Ji knocked lightly on the prince's door, and then stepped back, his hands clasped behind his back. Though he was fraught with so many conflicting emotions – he wished he could be with his wife whom he might never see again, but he knew he was needed on this mission – he understood that a young man who had lost much and would be tortured by what might have been needed to hear that there were those around him who still respected him. Above all, Zuko needed to hear that there was still a possibility of hope. Ji had no idea how he would teach Zuko about hope, as he felt none himself, but he needed to try.

Zuko pulled the door open, and because of the flickering light, Ji was disturbed by the prince's appearance. Pity quickly too the place of whatever fear had afflicted him, and he bowed. "Prince Zuko, might I speak with you?"

"No." Zuko replied harshly and made to close the door.

Ji stopped the door from closing with his hand, and stepped aside when Zuko tried to blast him. "Prince Zuko, I must insist-!" Zuko cut him off.

"Let go of the door." Zuko snapped. "I do not wish to speak with anyone."

Ji understood how angry Zuko was; like Zhao, Ji was certain his father had been killed by the Fire Lord. Zuko was angry at the world and at Agni for taking away everything he had ever wanted. Zuko believed no one would ever believe in him again, and he was struggling to cope with his entire world changing. Though their circumstances were nothing alike, Ji felt for the young boy, and sought to help him in some way.

Ji let go of the door, but Zuko did not slam it in his face. He looked up at the lieutenant, strangely fascinated for some reason Ji couldn't understand. They merely studied each other's face for a long moment, until Zuko's posture slumped and he stepped to one side. Ji nodded, his silent thanks, and entered the prince's room. Ji didn't comment on how the Fire Nation tapestry had been ripped from its mounting on the wall and charred into a crisp, and how its remains were in one corner. He also didn't point out how the table had been picked up and smashed against the wall. He thought it was best if he allowed Zuko to initiate conversation.

"Would you like something to drink?" Zuko's dead voice asked.

Ji shook his head. "No, thank you." He inclined his head, and lost any confidence he had. "Prince Zuko, I felt a need to speak with you about… what happened." He stumbled over how to phrase his sentences, and felt like a fool. "My prince, I know I am not the most eloquent person, but I must let you know there is still reason to hope."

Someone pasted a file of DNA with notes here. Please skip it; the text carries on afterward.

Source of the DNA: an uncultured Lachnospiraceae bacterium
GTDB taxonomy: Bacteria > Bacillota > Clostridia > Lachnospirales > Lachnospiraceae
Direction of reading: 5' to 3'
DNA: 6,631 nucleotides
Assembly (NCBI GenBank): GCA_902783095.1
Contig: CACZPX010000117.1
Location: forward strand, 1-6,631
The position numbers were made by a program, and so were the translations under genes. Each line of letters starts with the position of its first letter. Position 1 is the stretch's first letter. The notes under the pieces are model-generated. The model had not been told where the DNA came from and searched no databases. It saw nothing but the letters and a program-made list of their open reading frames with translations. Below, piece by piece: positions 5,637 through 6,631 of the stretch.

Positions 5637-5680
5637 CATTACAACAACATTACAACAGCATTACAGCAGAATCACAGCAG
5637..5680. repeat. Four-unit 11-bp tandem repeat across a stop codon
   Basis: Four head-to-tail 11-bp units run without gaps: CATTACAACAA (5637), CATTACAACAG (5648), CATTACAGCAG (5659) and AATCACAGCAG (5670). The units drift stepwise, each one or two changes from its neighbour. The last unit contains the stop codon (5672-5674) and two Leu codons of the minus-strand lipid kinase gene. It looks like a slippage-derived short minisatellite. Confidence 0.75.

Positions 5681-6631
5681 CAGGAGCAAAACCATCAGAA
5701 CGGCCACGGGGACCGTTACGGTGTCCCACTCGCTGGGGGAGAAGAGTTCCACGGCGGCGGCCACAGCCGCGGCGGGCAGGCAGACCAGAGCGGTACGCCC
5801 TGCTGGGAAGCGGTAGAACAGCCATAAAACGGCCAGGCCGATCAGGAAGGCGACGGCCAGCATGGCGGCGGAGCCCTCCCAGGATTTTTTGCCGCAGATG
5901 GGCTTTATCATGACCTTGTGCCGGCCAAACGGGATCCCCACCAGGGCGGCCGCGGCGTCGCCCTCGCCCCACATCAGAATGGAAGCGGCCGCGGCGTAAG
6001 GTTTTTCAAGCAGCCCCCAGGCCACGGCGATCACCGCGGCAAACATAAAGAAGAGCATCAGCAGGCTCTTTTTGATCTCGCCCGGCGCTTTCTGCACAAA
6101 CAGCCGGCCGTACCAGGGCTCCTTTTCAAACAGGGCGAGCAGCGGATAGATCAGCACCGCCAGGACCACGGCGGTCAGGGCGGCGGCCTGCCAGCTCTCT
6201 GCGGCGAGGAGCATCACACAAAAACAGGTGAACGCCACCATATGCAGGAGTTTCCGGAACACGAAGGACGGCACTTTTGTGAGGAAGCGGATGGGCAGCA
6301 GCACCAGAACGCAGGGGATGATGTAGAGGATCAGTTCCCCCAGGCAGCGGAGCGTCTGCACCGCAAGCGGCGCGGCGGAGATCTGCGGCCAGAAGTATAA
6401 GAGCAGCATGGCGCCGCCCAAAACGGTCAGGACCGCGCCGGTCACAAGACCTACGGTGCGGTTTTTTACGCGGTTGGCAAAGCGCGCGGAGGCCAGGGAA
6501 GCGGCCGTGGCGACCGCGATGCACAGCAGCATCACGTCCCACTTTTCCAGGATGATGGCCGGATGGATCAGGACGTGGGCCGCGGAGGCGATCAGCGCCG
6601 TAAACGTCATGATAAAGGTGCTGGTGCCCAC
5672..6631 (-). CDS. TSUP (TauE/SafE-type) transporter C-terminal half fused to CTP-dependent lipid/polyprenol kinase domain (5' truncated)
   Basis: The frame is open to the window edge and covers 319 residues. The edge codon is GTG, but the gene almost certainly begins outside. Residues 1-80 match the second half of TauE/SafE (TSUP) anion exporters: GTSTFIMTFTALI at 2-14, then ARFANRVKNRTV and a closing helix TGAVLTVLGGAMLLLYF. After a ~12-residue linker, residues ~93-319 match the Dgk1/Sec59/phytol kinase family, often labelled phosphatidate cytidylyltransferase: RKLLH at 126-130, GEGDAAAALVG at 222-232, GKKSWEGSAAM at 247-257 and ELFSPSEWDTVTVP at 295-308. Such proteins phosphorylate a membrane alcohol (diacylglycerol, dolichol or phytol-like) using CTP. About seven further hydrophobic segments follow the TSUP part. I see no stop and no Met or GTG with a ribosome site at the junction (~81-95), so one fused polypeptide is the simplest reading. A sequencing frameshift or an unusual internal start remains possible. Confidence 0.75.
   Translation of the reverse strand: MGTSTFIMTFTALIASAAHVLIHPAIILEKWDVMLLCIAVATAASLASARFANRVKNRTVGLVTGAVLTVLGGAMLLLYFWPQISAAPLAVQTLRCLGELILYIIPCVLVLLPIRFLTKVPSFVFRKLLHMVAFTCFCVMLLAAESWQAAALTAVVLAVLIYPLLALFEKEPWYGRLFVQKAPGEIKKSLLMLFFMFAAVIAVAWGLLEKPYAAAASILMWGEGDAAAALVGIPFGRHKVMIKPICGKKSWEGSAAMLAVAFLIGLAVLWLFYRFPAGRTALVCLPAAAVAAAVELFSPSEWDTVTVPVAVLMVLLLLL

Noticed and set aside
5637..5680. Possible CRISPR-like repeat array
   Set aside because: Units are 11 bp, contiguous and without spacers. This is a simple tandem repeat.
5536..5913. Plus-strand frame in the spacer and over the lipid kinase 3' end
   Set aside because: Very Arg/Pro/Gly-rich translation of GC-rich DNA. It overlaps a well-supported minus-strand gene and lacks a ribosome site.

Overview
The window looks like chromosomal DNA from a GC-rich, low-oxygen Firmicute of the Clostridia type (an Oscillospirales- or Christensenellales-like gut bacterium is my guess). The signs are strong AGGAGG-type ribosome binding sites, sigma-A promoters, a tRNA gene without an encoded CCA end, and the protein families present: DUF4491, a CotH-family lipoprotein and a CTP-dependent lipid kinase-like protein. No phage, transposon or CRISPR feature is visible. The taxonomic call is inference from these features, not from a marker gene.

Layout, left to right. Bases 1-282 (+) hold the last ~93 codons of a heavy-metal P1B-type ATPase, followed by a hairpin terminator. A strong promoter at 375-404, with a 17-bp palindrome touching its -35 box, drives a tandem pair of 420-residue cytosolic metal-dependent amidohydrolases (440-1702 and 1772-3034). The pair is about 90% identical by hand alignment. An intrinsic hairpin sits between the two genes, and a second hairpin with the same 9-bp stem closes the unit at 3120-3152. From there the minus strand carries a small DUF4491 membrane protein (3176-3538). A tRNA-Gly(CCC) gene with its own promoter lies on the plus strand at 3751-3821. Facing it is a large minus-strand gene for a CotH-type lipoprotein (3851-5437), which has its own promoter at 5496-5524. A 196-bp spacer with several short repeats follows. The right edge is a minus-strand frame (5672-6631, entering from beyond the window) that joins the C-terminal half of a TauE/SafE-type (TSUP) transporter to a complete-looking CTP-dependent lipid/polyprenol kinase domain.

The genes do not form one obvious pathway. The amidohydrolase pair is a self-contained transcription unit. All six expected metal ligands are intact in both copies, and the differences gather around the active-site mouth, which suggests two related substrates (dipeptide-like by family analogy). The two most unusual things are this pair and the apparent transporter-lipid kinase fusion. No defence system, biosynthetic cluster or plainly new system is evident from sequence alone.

"That my father will love me? Is that what you want to hear, Lieutenant?" Zuko spat out his title. "Do you want me to break down and cry about how my father will not accept me, and has sent me on a fool's quest to find the Avatar, who has not been seen for a hundred years? Please, do not patronize me. I am well aware that I will never return home. I do not want one of my father's spies to rub that into my face!" His voice had changed rapidly from its emotionless state until Zuko was screaming at him.

Ji, although taken aback, did not move. "Prince Zuko, there are more things to hope for than for the Fire Lord's favor." He pointed out. "I, along with the rest of the crew, have no desire to see you so traumatized."

Zuko scoffed, and then walked to the door and threw it open. "Leave, Lieutenant. You have mocked me too much in the last several seconds, that I feel I would have reason to execute you. LEAVE!"

Ji bowed, and left, feeling as though he might have pushed the prince over the edge, to the point he could never be saved from his emotions. He was also humiliated, and vowed to never look the prince in the eye again. He sighed, and went to speak with the captains.


Zhao finally escaped the sweltering War Room, and rushed to see the ship off. He began weaving through the crowd, as was his natural instinct, and then remembered himself. He shouted a warning to the nearby people, and they bowed as they scurried to make a path. He threatened a terrified old man when the poor elderly man had to lean heavily on his daughter to move, and as such, was not moving quick enough. He walked at a faster pace after that, as though he could outrun his guilt as such actions. However, it was necessary, and they, the conspirators, had already come so far that he was not willing to give them away with a break in character.